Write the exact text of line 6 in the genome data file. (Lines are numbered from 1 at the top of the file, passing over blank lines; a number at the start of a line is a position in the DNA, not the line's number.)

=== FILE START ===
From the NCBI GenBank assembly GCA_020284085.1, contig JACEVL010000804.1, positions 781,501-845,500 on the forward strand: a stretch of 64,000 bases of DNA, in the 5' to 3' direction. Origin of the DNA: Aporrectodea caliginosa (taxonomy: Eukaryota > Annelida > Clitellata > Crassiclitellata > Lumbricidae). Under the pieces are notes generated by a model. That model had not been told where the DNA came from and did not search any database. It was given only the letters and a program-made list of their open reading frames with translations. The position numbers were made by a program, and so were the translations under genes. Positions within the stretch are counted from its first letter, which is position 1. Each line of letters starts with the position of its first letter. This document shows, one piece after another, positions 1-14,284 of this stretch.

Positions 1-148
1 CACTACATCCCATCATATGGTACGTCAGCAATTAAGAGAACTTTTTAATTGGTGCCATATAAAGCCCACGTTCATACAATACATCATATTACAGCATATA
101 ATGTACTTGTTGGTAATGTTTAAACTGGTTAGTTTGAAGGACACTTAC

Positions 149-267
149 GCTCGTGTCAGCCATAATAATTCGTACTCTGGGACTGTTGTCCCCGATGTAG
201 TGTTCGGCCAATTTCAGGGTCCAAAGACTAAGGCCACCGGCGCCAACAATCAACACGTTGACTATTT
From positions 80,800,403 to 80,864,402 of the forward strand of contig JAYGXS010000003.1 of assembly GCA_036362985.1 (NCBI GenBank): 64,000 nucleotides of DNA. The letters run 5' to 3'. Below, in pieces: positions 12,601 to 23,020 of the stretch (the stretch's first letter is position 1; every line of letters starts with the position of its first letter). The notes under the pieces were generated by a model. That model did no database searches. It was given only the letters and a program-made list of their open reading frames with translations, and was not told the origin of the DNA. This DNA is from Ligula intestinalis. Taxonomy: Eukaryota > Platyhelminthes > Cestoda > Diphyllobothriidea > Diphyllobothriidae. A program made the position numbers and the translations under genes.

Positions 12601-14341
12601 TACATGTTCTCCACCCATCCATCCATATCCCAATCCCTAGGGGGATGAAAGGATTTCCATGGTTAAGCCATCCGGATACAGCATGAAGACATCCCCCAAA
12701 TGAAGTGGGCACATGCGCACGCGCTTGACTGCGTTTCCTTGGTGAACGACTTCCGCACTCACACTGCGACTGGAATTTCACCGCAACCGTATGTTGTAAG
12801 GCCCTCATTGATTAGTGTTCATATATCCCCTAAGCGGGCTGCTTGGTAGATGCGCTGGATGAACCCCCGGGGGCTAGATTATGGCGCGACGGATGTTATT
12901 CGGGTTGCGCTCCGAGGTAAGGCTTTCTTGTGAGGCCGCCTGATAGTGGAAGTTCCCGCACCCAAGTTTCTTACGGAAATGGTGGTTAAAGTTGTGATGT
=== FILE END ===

149 GCTCGTGTCAGCCATAATAATTCGTACTCTGGGACTGTTGTCCCCGATGTAG